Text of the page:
Combined magnetic resonance and optical imaging of head and neck tumor xenografts using Gadolinium-labelled phosphorescent polymeric nanomicelles.
ABSTRACT The overall objective of this study was to develop a nanoparticle formulation for dual modality imaging of head and neck cancer. Here, we report the synthesis and characterization of polymeric phospholipid-based nanomicelles encapsulating near-infrared (NIR) phosphorescent molecules of Pt(II)-tetraphenyltetranaphthoporphyrin [Pt(TPNP)] and surface functionalized with gadolinium [Pt(TPNP)-Gd] for combined magnetic resonance imaging (MRI) and NIR optical imaging applications.
Dynamic light scattering, electron microscopy, optical spectroscopy and MR relaxometric measurements were performed to characterize the optical and magnetic properties of nanoparticles in vitro. Subsequently, in vivo imaging experiments were carried out using nude mice bearing primary patient tumor-derived human head and neck squamous cell carcinoma xenografts.
The nanomicelles were ~100 nm in size and stable in aqueous suspension. T1-weighted MRI and relaxation rate (R1 = 1/T1) measurements carried out at 4.7 T revealed enhancement in the tumor immediately post injection with nanomicelles, particularly in the tumor periphery which persisted up to 24 hours post administration. Maximum intensity projections (MIPs) generated from 3D T1-weighted images also demonstrated visible enhancement in contrast within the tumor, liver and blood vessels. NIR optical imaging performed (in vivo and ex vivo) following completion of MRI at the 24 h time point confirmed tumor localization of the nanoparticles. The large spectral separation between the Pt(TPNP) absorption (~700 nm) and phosphorescence emission (~900 nm) provided a dramatic decrease in the level of background, resulting in high contrast optical (NIR phosphorescence) imaging.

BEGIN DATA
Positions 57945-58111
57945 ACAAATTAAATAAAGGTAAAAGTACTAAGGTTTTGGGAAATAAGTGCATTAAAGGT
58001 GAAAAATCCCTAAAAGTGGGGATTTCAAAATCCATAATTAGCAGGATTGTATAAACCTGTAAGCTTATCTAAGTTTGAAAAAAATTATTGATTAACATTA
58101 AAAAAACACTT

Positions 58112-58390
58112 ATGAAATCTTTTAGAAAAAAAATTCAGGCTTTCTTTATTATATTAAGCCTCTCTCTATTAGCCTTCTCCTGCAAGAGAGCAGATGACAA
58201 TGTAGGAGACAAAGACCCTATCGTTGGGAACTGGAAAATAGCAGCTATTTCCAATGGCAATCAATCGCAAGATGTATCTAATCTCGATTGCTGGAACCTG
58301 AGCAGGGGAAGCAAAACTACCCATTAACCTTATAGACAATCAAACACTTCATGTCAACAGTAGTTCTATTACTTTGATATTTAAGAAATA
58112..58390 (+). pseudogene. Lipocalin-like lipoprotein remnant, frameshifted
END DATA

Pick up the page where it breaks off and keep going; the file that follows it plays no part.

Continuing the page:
In conclusion, Pt(TPNP)-Gd nanomicelles exhibit a high degree of tumor-avidity and favorable imaging properties that allow for combined MR and optical imaging of head and neck tumors. Further investigation into the potential of Pt(TPNP)-Gd nanomicelles for combined imaging and therapy of cancer is currently underway.
Full-textDOI: · Available from: Tymish Y Ohulchanskyy, May 29, 2015
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ABSTRACT: Atherosclerotic plaques are the main cause of life threatening clinical endpoints like myocardial infarction and stroke. To prevent these endpoints, the improved early diagnosis and treatment of vulnerable atherosclerotic vascular lesions is essential. Although originally applied for anticancer treatment, recent advances have also showed the considerable potential of nanotechnology for atherosclerosis. Otherwise, one domain of laboratory medicine is the investigation of new biomarkers. Recent research activities have identified the usability of biomarker-targeted nanoparticles for molecular imaging and pharmacologic modification of vulnerable atherosclerotic lesions leading to myocardial infarction or stroke. These investigations have established a new research interface between laboratory medicine, nanotechnology, cardiology/neurology, and radiology. In this review, we discuss inflammatory pathophysiologic mechanisms and biomarkers associated with a vulnerable atherosclerotic plaque phenotype. Further, we will emphasize cardiovascular relevant functionalized nanoparticle biomarker constructs which were developed within the cooperation interface between Laboratory Medicine (anti-inflammatory biomarkers), Nano-Medicine (nanoparticle development), and Radiology (molecular imaging).Clinica Chimica Acta 07/2014; 437. DOI:10.1016/j.cca.2014.06.029 · 2.76 Impact Factor